Ai Weiwei: Never Sorry is a powerful documentary that stays with you. Living in a free, democratic society like the United States, seeing or hearing stories like that of Ai Weiwei burn deep inside you. It is hard for us to understand when someone can’t express themselves freely without the worry that at any given moment, someone can show up at your door and hit you so hard your brain swells.
This documentary tells the story of Ai Weiwei, one of China’s leading contemporary artists. Best known for his design of the Beijing National Stadium for the 2008 Summer Olympics, and his subsequent boycott of the games. Weiwei is an artist that loves his country, but is not afraid of criticizing what he sees as wrong.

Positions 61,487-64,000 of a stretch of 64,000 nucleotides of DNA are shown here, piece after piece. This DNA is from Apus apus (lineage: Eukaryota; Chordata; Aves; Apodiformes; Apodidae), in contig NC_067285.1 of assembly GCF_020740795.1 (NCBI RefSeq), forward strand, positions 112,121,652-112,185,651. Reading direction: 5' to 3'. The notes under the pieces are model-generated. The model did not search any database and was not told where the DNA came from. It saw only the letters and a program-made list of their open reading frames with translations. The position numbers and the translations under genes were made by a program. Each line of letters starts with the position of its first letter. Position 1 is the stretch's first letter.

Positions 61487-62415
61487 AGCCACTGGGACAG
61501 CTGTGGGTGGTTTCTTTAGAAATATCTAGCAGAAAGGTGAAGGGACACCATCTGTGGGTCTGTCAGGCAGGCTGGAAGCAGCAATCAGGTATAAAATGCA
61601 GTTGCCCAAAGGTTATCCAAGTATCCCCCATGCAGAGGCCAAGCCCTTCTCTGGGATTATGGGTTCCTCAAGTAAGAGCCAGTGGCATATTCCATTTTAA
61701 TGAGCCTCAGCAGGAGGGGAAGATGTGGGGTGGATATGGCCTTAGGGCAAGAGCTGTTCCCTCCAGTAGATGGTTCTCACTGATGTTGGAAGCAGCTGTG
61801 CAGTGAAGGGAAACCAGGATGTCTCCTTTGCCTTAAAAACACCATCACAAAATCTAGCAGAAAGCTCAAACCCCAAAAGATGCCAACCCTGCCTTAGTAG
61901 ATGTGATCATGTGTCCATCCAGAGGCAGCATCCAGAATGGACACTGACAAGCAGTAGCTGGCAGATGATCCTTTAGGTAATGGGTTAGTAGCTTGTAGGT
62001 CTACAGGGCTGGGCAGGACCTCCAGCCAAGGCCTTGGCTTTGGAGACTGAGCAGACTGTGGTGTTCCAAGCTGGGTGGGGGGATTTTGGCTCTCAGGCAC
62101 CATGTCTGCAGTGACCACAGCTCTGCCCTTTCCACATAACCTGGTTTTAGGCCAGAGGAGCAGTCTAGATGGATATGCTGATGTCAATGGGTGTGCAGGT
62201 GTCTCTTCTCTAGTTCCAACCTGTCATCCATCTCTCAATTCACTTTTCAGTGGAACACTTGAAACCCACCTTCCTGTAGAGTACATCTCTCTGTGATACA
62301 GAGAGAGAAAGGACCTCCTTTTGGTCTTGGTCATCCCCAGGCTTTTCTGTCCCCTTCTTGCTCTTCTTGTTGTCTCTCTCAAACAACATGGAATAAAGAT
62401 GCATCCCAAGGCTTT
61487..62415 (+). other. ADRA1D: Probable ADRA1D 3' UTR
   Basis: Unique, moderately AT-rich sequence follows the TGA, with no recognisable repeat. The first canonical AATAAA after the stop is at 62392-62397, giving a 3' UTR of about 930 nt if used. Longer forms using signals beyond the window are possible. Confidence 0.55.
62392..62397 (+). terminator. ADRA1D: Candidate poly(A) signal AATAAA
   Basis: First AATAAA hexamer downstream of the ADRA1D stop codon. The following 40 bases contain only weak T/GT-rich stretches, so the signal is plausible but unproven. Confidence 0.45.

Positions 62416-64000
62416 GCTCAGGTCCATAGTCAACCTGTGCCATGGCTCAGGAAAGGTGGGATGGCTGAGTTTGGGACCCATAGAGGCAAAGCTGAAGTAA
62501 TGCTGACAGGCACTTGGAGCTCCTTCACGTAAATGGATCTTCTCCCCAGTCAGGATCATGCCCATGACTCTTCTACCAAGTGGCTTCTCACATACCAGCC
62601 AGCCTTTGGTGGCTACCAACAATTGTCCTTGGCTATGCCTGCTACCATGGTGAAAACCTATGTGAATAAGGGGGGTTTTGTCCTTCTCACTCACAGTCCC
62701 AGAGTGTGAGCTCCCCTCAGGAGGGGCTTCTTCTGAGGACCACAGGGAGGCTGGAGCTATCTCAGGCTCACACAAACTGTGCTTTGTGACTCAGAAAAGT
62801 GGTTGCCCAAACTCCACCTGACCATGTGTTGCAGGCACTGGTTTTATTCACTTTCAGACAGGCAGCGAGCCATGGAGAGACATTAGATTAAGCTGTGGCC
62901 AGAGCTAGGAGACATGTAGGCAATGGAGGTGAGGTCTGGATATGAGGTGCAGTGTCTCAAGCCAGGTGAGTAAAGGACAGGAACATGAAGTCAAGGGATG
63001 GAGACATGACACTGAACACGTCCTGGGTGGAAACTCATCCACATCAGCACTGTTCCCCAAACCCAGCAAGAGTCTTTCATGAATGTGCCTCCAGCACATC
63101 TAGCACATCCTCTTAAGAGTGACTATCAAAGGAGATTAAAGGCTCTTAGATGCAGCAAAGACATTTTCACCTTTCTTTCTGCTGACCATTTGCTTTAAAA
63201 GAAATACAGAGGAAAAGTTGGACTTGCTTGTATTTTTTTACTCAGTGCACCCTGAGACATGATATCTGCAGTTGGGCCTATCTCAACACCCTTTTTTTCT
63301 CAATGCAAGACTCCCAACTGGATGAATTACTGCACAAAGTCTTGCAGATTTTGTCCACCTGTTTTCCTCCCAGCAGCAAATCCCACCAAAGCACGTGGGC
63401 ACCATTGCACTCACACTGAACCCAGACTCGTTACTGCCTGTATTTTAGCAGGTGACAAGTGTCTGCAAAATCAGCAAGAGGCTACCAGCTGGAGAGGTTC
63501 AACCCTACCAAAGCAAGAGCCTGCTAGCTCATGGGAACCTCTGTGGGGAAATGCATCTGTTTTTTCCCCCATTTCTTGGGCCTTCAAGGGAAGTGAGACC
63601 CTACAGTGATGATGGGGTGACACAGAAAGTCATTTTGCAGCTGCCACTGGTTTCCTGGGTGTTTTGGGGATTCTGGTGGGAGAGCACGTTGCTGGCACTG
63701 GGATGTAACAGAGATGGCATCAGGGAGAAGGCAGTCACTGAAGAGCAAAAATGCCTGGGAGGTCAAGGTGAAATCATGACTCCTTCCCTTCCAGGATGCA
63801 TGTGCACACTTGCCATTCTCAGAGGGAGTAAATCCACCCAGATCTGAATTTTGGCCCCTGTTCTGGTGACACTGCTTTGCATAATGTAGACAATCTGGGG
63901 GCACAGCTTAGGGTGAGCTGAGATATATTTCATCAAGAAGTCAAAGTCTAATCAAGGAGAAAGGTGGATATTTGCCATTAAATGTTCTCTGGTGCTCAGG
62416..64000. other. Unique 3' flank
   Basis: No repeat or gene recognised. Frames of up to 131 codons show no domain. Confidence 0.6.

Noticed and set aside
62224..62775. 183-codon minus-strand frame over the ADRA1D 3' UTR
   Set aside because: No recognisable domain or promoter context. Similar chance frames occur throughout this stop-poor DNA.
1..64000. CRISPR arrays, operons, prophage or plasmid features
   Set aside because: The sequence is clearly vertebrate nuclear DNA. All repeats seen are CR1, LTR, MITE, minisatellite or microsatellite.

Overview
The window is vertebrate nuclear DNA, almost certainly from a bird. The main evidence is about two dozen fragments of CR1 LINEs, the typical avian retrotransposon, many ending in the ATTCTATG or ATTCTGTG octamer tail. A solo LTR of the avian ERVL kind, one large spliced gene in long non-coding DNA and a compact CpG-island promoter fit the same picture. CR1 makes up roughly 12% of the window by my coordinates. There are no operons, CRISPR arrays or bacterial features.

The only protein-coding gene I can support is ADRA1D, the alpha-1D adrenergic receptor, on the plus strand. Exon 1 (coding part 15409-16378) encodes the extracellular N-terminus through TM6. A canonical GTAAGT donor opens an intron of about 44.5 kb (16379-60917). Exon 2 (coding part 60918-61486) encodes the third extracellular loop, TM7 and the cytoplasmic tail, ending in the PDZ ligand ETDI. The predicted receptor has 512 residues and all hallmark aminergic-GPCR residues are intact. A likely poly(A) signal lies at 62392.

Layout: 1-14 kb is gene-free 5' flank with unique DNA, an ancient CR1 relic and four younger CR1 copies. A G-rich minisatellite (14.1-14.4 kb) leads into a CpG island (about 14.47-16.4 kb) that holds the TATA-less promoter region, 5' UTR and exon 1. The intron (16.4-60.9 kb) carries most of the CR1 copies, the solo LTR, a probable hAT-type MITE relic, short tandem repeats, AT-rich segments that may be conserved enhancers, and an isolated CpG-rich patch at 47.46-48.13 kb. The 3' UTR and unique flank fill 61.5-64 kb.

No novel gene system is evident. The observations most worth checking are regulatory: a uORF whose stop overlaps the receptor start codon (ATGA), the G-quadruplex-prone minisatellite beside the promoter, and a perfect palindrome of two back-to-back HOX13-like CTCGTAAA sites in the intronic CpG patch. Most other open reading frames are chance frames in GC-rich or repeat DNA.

The film is the debut documentary feature from Alison Klaymen. The film paints a detailed portrait of the artist, and how he uses social media to express his feelings, and organize/mobilize his followers.
The film also chronicles his amazing struggle against the Chinese police – and shows the response from the Government when someone speaks too loudly.
Klayman’s access to Ai Weiwei is amazing, she spent a considerable time following him around while living in China as a journalist. The film also uses archival footage, and footage from Weiwei’s own underground films to tell the powerful story.
Despite being her debut film, Klaymen tells the story like a veteran documentarian. We all know/hear about China’s oppression and censorship, but I have never seen it outlined with such detail.
Winner of the Special Jury Prize at Sundance, and an official selection by many festivals across the world, I highly encourage all to seek out this important film. To find out more information about Ai Weiwei: Never Sorry, visit their website.